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  • Writer's pictureJulia Lee Barclay-Morton

Failing resiliency

Performing original piece 'You're Dead' in 2008 on a bus in UK in a Clint Eastwood mask

Failure and resiliency are two words that have been haunting me these days—this being Day 63 of COVID recovery, in which it is now assumed I am experiencing "post viral syndrome" yet also have a sense of smell that comes and goes at times within the same hour. I am grateful I have not had worse symptoms, but I have found even within the mild category—which now includes something akin to chronic fatigue syndrome—the back and forth of feeling better and then crashing has at times made me melt down as in crying uncontrollably.

I was saying this to a friend while bemoaning my "lack of resiliency," when she paused and said, "You know, maybe put that word in a box for a while. I don't think it's helping you." And she was right. As soon as she said that my sense of being an utter failure as a human being and as a COVID 'survivor' subsided. She reminded me of the tools we have at hand as people in long time recovery from other things. She said, "you need to think of yourself as a newcomer." And I realized she was right again.

I was using the word resiliency, which seems so neutral and positive, as a cudgel. The implication being: if you don't get through this without meltdowns and in some kind of straight line out of illness something is Wrong With You.

I am in two Facebook groups for COVID survivors, and all of us in the extended play version of this thing all feel the same way whenever symptoms recur: failures. Like somehow we did something wrong. But no. It doesn't work like that.

Which doesn't mean there aren't good things to do that can help, like rest and eat well, etc. But then even here there are mixed messages, because honestly no one knows for sure—everyone is shooting in the dark including the medical professionals—about resting: should you sleep, which your body needs to heal, or should you force yourself to walk and move because of possible blood clots? About food—endless controversy as to what is healthy and not. About supplements­—also endless controversy, with perhaps the exception of Vitamin D and Zinc. Oh you think C is OK? Well yeah, but also if too much can hurt kidneys. Even our friend Zinc can apparently affect short-term memory. And it goes on.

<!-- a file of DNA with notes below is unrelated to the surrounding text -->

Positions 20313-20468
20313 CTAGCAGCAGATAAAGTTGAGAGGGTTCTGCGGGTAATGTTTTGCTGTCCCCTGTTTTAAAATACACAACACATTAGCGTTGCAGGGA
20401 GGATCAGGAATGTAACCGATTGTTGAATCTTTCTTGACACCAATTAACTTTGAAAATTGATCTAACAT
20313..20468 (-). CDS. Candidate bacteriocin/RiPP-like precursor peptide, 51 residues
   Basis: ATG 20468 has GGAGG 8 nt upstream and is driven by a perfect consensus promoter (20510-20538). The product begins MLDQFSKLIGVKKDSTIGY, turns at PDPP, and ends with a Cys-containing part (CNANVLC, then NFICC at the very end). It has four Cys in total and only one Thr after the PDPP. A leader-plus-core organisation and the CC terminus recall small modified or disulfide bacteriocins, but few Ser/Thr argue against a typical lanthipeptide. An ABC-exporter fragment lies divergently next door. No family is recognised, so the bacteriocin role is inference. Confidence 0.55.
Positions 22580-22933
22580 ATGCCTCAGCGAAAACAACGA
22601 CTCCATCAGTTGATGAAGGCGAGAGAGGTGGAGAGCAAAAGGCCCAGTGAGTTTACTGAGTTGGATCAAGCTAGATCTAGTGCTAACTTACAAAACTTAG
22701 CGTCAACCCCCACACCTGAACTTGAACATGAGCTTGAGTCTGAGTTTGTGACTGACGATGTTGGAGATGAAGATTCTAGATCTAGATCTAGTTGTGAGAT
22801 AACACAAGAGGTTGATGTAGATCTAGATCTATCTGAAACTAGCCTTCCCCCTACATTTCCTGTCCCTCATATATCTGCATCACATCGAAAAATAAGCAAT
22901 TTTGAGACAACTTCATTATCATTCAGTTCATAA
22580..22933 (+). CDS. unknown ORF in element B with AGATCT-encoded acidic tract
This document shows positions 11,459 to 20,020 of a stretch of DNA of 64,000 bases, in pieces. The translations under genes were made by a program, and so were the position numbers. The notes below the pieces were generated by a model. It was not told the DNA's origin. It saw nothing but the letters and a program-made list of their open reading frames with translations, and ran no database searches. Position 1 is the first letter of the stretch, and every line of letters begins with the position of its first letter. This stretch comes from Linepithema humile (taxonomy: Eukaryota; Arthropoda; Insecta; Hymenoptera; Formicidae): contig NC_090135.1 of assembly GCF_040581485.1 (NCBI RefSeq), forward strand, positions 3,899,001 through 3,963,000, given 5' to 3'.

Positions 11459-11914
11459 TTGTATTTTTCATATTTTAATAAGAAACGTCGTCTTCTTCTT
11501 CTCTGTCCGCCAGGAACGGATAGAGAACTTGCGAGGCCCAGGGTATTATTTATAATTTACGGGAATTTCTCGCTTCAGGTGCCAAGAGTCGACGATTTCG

So the point is…we are All Newcomers Now. And all I can do is follow the best advice I have received so far from my primary care doc: listen to your body.

Ah, but even this can be tricky. Why? Welp, for starters I have CPTSD and if this illness with its loopy irrational trajectory with an assist by a sociopathic executive branch isn't gonna trigger a trauma response, what will? So, that means to some degree I am dissociated, so "listening to my body" isn't all that easy. Because I do yoga and meditate, I can get some inklings, but I am equally glad to have a Pulse-oximeter, so I can see right in front of me that my oxygen supply and heart rate is fine even if it feels like I am having a hard time breathing or my heart is racing. I need these kinds of objective measures. I also needed the X-ray that showed my lungs were clear, which my rehab doc thought I should get since certain symptoms were not budging at Day 56.

What I can feel is exhaustion when it hits and if I don't listen to that it can tip over to fatigue. Many folks are suffering from some version of chronic fatigue as part of post viral syndrome. I thought I was just failing (of course), but then told my rehab person how exhausted I felt after walking (not out of breath, happily, but just drained) and she said, "Oh, I see. It's not that you are deconditioned, you have post-viral syndrome."

OK. Great.

So, now I am tasked with trying to stop myself when I hit 50% of my capacity rather than 100% so don't tip over into fatigue, which also can tip over into other symptoms. I am really not very good at this, and so when I crash I feel….you guessed it…like a failure.